Review: Habeas Corpus by Jill McDonough

Jill McDonough tells us stories.

Capital punishment is a smart subject for poetry. Each case is unique, and each one is a story: or rather a web of different stories, all with claims on our sympathy and demands on our understanding. Into fifty sonnets, each taking as its subject matter a particular execution in American history, Jill McDonough crams an enormous number of these stories. I never felt as though I was being told what to think (the obvious fault with a great deal of political poetry); nor was there any abdication of responsibility from the need to think. Instead, I was being given a body of material to think with, or think about, or think through.

McDonough gives a lot of space to the precise words of the people whose stories she tells – not just the condemned, but their victims, and the words of judges and journalists and eyewitnesses. (Direct quotation is given in italics, which picks them out without allowing them to distract.) She is a magnificent listener, who notices nuance in text with the same finesse most of us have for speech. It is impressive, for instance, to spot the latent poetry in the words of an onlooker at the execution of Timothy McVeigh: “There’s no facial expressions on him, so there’s / no way of knowing exactly what he is.” Much of the more lurid material is given in quotation. McDonough’s own voice is more subdued, but noteworthy for being precise, painstaking and impersonal:

The next day, readers could look
at the front page of the LARAMIE BOOMERANG
to see Cooke face this headline: HE DIED GAME.

McDonough’s gift for telling details is on display obviously here (Cooke’s body turned to face the headline compacts a lot of image into a tiny space). Even better is how unexpected her narratives can be, how much they can twist in a mere 14 lines (which is really testament to how honestly they tell their complicated tales). “August 14, 1936: Rainey Bethea” is a case in point – a different poet describing the last public hanging in the USA (in 1936!) might be expected to canvas sympathy for Bethea. McDonough opens the poem with “He raped a grandmother to death”, and a close-up of Bethea’s bloody penis. By the end, the readers’ sympathy is not really anywhere; the system which permits public execution only because Bethea “raped a white woman”, the mob which rise up and tear him apart, are all hard to understand. But the poem resists an equivalence between the murderer and the system: even though, as McDonough records in the book’s large and comprehensive appendix, “the black community’s call for his hanging” was partly “to help prevent retaliatory lynchings”.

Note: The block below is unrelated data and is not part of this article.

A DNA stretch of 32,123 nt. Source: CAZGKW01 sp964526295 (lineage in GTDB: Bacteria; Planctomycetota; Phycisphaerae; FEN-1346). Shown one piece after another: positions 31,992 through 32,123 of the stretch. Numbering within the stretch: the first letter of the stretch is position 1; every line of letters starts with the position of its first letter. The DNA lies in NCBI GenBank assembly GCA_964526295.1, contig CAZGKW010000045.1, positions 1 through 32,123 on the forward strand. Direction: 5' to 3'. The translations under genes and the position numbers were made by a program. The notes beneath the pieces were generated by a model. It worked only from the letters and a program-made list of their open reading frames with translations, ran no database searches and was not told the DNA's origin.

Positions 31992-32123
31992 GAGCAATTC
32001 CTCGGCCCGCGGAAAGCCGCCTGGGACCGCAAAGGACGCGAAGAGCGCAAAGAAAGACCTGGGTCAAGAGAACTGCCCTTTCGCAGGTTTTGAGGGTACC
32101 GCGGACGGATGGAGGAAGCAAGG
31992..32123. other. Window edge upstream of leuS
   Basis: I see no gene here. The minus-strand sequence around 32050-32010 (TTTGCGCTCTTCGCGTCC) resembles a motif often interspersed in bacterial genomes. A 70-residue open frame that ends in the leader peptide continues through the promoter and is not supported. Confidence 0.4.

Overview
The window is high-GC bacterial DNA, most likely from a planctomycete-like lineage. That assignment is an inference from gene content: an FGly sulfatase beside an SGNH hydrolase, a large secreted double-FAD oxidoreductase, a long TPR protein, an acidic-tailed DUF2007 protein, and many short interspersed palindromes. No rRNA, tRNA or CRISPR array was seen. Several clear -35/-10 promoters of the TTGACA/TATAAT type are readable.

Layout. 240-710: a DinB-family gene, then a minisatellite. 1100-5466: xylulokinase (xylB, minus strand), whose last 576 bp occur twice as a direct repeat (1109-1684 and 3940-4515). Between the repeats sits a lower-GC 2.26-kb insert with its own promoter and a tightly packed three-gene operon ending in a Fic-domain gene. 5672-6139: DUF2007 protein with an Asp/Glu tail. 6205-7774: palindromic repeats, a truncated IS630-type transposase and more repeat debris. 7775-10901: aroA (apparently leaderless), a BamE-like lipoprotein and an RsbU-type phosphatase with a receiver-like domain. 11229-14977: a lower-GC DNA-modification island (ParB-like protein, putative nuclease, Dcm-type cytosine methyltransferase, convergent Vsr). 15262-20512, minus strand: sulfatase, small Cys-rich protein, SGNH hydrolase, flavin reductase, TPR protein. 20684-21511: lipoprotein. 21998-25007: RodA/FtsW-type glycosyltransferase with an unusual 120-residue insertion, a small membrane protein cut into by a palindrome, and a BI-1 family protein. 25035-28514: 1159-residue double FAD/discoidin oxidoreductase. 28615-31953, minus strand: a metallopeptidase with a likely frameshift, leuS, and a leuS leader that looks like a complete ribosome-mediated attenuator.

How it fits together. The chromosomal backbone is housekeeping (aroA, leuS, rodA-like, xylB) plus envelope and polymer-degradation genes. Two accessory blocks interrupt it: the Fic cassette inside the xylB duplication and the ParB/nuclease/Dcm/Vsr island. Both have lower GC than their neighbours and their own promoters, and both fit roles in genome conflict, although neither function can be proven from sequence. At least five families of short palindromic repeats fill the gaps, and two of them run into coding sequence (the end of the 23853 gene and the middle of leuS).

There are a lot of botched and brutal executions described, but equally there are moments when the staunchest opponent of the death penalty is likely to be rooting for the hangman: “November 10, 1865: Major Henry Wirz” is a case in point, describing the execution of a Confederate major who ran a concentration camp-like regime at Andersonville Prison in the American Civil War. “September 3, 2003: Paul Hill” permits a continuum between Hill (who murdered an abortion doctor) and his executioner, by means of a Bible passage justifying capital punishment (this voice is one of the protestors at Hill’s trial):

…the Bible justifies his work, his way
to rescue babies: whosoever sheds
the blood of man, by man shall his blood be shed.

This collection is political poetry at its very best, and it knocked me back to see it was McDonough’s debut. A voice which can do this can potentially go anywhere:

Natives cut hemp, tore and hackled it by hand,
baled fiber, shipped it to Tubbs Cordage factory
where men still shake out tangles, dirt and sand
and feed hemp to successive combing machines
until it pours as water from a hose.
Slivers spin clockwise into yarn, then double
back in strands, reverse again to rope,
so all good rope is absolutely neutral.

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